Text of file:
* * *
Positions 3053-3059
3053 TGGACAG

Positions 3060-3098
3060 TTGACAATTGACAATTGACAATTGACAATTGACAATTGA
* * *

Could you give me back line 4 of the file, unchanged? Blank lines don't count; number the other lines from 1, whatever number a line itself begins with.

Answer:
3060 TTGACAATTGACAATTGACAATTGACAATTGACAATTGA